Newsmakers, September 20, 2018

Air Date:
Heard On Newsmakers
Lee Rasch, Sam Scinta, Rick Kyte
Lee Rasch, Sam Scinta, Rick Kyte Dawn Jewell/WPR

A new non-partisan, nonprofit political group is hoping to inject more ethics into Wisconsin politics.

LeaderEthics-Wisconsin isn’t focusing on issues or getting candidates elected, but rather, if political leaders at the statewide and national level are dealing with issues in an ethical way.

“There are things now that are happening in think tanks that are causing (political) riffs to occur,” said Lee Rasch, the organization’s founder and executive director. “It could really erode the integrity of the American democracy.”

The group, formed earlier this year in La Crosse, is hoping to spread statewide through local chapters. People will pay $25 per year to become members. They will get a monthly newsletter that focuses on good and bad examples of ethical leadership in politics. Members will also be able to grade elected leaders for statewide offices and Wisconsin’s U.S. Senators and members of Congress.

“The grades are not based on their political views, or whether they’re left-leaning or right-leaning, or voting on any given policy,” Rasch said. “They’re basically addressing whether or not they’re truthful, whether they’re transparent with public information, whether they’re a unifier rather than a divider and whether they work hard to represent their entire constituency rather than the simple majority that may have voted for them.”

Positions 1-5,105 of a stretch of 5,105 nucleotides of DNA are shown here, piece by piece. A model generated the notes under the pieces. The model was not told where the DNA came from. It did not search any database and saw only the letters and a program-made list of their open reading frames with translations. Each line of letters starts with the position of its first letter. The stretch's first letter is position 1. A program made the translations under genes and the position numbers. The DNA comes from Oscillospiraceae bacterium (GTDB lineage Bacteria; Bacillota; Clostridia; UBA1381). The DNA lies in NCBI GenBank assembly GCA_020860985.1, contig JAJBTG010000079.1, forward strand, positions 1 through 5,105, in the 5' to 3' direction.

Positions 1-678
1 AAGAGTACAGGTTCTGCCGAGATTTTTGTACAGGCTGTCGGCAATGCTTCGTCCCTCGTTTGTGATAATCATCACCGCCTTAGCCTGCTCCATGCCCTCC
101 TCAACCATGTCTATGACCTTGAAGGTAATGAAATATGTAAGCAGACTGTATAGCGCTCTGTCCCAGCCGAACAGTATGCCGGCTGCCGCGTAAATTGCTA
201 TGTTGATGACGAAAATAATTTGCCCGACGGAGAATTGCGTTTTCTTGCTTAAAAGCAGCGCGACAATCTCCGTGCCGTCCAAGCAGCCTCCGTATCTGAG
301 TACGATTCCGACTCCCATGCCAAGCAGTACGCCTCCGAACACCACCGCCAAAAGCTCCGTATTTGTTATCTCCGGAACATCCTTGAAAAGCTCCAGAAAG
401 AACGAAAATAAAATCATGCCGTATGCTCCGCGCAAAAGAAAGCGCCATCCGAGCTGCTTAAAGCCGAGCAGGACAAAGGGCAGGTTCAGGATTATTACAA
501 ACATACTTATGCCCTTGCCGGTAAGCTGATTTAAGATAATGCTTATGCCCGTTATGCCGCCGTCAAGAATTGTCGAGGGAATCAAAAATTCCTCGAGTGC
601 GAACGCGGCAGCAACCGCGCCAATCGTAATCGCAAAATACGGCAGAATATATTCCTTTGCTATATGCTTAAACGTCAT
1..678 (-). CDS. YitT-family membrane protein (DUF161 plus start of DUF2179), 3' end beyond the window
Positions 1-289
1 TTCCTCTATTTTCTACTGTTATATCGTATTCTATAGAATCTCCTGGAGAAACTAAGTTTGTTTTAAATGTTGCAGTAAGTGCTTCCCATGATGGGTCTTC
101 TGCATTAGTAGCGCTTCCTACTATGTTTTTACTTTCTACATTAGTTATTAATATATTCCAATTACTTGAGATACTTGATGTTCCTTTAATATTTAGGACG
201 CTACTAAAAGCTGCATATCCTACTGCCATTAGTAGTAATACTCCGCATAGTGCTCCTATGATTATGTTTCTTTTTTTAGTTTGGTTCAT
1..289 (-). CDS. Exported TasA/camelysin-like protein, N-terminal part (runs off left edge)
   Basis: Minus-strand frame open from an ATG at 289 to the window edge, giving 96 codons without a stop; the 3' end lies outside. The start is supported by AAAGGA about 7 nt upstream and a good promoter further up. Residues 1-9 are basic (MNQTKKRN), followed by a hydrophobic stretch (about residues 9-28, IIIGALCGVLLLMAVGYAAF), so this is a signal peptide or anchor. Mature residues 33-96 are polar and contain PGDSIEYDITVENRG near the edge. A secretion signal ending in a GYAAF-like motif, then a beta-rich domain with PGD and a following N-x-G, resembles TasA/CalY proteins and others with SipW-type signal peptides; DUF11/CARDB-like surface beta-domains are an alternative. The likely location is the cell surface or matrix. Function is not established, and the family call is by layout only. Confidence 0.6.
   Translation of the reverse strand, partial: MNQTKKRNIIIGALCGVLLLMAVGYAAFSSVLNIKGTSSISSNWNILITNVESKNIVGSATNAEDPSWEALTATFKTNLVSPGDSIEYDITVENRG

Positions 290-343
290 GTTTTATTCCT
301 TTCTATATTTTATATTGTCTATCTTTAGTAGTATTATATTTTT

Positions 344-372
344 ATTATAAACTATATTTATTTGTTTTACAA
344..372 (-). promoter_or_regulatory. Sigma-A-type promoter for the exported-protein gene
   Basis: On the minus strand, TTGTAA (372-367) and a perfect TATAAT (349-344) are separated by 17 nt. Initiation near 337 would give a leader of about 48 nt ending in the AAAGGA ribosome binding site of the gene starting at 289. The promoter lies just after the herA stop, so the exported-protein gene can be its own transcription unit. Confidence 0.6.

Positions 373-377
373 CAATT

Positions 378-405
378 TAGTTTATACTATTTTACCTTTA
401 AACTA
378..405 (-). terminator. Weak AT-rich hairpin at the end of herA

The organization is planning to share results of surveys with the media.

The first chapter based in the La Crosse area held its first event this week, a panel discussion with former state lawmakers talking about their experiences with ethical practices in politics.

People like doctors, nurses and engineers who belong to organizations that often police each other are among the professions that tend to be most admired in public opinion polls according to Richard Kyte, an endowed professor of the D.B. Reinhart Institute of Ethics at Viterbo University. On the other hand, he said, politicians are consistently at the bottom of the polls.

“The way we’ve defined ethics in politics is a minimal acceptable standard of conduct. It’s not that you (politician) have to be very good to stay out of ethical trouble, you just have to not do anything really bad. But that’s not good enough.” said Kyte, who is also serving as president of LeaderEthics-Wisconsin’s executive board.

Rasch said while LeaderEthics-Wisconsin won’t follow the traditional political model of raising money to help fund a campaign, they hope to make a more positive impact on the political system in the long-run.

“One of the things we can do is to encourage next generation candidates who develop a playbook as an ethical leader,” he said. “If we can do that from the beginning, perhaps in 10 years or beyond we can see a difference.”

Rasch said he’s scheduled to meet in October with people from the Madison area, hoping to form the second chapter of LeaderEthics-Wisconsin in the state.

– John Davis

Episode Credits

  • Hope Kirwan Host
  • John Davis Producer
  • Dawn Jewell Producer
  • John Davis Interviewer
  • Lee Rasch Guest
  • Sam Scinta Guest
  • Rick Kyte Guest